When it comes to stargazing in the United States, it’s harder to see the stars the further east you go. Unfortunately, more extensive development has led to a lot more light pollution; this in turn has made it hard to enjoy a night of stargazing since you can see fewer stars near urban areas – and must drive further to reach the few pockets of truly dark sky that remain.
So it goes for most of the Eastern Seaboard from Maine to Florida, though there are a few nice places for stargazing in Virginia – especially if you’re willing to travel either to the coast or inland away from cities like Richmond, Arlington, and Virginia Beach.
In this post, I’ll share some of the best spots for stargazing across the Commonwealth of Virginia. If you call Virginia home, you likely have heard of a few of these – though you may discover some new areas worth exploring on your next stargazing adventure. If you’re willing to hop in the car and spend a night under the stars, these are the places to go, from the coast to the Appalachians.
Featured photo credit: John Brighenti via Flickr
Assateague Island National Seashore
Assateague Island National Seashore’s scenery is worth visiting by itself – prepare to see wild ponies and horses roaming freely. The gorgeous national park features miles and miles of beaches that make it a phenomenal place for stargazing in Virginia. It offers multiple camping locations and options, including oceanfront tent camping during the summer. During the day, you can take a dip in the ocean or explore its winding trails through marshland, dunes, and pine forest.
This is also one of the great spots to see a launch from NASA’s Wallops Flight Facility when one of those is happening.
Grayson Highlands State Park
Photo credits: Virginia State Parks via Flickr
Most people travel to Grayson Highlands State Park for its alpine scenery. However, you should add it to your list of Virginia stargazing spots.
The national park governs 4,502 acres and is home to alpine-like peaks that reach over 5,000 feet high. During the day, you can explore nature and even fish on the mountain streams. The park’s remoteness and size guarantee you’ll find a nice spot to glance at celestial objects. You can also stay over for the next day as the park offers lovely cottages and cabins. Adventurers can sign up for a camping night full of astronomical fun!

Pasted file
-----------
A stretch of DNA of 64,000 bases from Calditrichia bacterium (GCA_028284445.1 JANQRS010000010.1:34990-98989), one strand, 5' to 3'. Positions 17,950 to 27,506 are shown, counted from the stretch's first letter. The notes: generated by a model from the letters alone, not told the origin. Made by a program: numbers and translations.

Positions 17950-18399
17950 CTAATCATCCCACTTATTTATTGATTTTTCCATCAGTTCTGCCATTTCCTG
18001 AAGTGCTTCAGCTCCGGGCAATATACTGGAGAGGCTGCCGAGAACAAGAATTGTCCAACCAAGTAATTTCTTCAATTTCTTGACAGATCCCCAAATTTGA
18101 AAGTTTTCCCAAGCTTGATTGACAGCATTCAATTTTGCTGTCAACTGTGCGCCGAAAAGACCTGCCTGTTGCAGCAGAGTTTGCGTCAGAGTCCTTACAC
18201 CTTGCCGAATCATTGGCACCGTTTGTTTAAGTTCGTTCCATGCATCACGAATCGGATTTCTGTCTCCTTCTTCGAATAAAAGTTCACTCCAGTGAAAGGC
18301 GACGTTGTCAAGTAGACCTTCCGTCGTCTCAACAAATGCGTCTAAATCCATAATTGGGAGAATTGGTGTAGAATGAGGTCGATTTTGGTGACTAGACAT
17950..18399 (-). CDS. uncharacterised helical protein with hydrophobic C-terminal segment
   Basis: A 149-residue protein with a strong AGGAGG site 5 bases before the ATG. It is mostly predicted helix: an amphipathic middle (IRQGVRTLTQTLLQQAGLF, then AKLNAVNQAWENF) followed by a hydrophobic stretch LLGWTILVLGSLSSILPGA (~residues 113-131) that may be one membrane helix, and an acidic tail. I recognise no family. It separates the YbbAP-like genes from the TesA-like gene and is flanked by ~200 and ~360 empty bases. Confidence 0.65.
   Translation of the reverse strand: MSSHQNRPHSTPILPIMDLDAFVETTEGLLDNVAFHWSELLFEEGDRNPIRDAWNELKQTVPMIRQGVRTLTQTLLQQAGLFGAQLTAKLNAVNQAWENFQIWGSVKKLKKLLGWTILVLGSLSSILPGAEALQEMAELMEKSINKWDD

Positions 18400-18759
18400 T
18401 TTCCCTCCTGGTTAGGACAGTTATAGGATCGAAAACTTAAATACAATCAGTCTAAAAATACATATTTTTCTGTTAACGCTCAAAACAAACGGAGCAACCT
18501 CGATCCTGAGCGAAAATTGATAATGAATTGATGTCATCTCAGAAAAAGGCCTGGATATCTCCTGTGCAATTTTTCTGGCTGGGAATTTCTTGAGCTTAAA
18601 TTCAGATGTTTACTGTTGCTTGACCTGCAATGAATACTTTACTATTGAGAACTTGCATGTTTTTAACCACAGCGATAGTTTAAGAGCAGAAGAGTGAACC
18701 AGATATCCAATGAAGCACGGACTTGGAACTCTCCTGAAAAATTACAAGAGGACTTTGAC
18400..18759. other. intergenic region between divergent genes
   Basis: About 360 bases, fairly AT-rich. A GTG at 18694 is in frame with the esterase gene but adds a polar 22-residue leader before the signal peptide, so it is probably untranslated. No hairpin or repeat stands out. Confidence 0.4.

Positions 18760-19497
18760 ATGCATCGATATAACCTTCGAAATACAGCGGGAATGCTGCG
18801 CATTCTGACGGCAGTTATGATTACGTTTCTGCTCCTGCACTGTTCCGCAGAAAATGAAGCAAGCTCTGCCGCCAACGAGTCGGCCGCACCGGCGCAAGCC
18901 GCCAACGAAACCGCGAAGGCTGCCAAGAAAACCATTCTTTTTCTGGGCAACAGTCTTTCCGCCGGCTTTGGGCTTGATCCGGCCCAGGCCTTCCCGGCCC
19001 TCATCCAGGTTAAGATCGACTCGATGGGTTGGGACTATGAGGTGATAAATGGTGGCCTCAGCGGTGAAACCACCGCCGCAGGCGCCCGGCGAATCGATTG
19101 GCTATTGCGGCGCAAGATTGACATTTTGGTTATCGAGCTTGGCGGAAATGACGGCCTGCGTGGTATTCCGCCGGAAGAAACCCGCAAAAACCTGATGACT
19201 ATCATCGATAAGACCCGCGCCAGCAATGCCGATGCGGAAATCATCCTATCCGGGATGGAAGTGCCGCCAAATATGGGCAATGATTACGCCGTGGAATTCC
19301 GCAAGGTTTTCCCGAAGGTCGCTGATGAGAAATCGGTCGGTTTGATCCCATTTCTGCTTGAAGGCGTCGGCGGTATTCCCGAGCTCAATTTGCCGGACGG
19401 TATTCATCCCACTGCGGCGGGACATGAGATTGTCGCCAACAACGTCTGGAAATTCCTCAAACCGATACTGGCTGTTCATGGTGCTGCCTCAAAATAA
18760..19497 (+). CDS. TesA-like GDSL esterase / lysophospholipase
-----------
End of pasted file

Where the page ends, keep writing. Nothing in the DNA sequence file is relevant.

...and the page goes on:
Those looking to experience prime stargazing in Virginia should head to Highland County. Located east of the Mississippi River, Highland County is a refuge of solitude and nature brimming with unspoiled nature and breathtaking scenery due to its small population. Thanks to its low light pollution, Highland is a top dark sky area to discover constellations and planets.
The Charlottesville Astronomical Society hosts several astronomical events here throughout the year. You can check out their Facebook page or simply grab your telescope and venture into the dark sky on your own.
James River State Park
Protecting the night sky in Virginia has become an important goal for many authorities and communities. Perhaps, that explains how Virginia has the most Dark Sky Parks east of the Mississippi, with the James River State Park as one of them. The gorgeous park received its Dark Sky Park designation in 2019.
In conjunction with Lora and Val Callahan, the park staff worked for years to introduce measures that reduce light pollution, including changing light bulbs making special light fixtures and posters to promote the dark sky program to their visitors. You can check out the park alone or join one of the programs with astronomy groups to see the dark sky.
Lake Anna State Park
Lake Anna State Park is another place worth planning a trip to catch a glimpse of the dark sky. The pro is highly popular during the summer months when locals flock to swim at the lovely beach or get their legs moving by hiking a few trails.
Since it is fairly rural, you can find decent spots for stargazing at the park as long as you avoid popular areas. The park is open from 7 a.m. to dusk, so you don’t have to spend the night watching the stars. If you want to spend a few days here, you can stay overnight in one of their cabins, yurts, or lodges. Camping is also available.
Meadows of Dan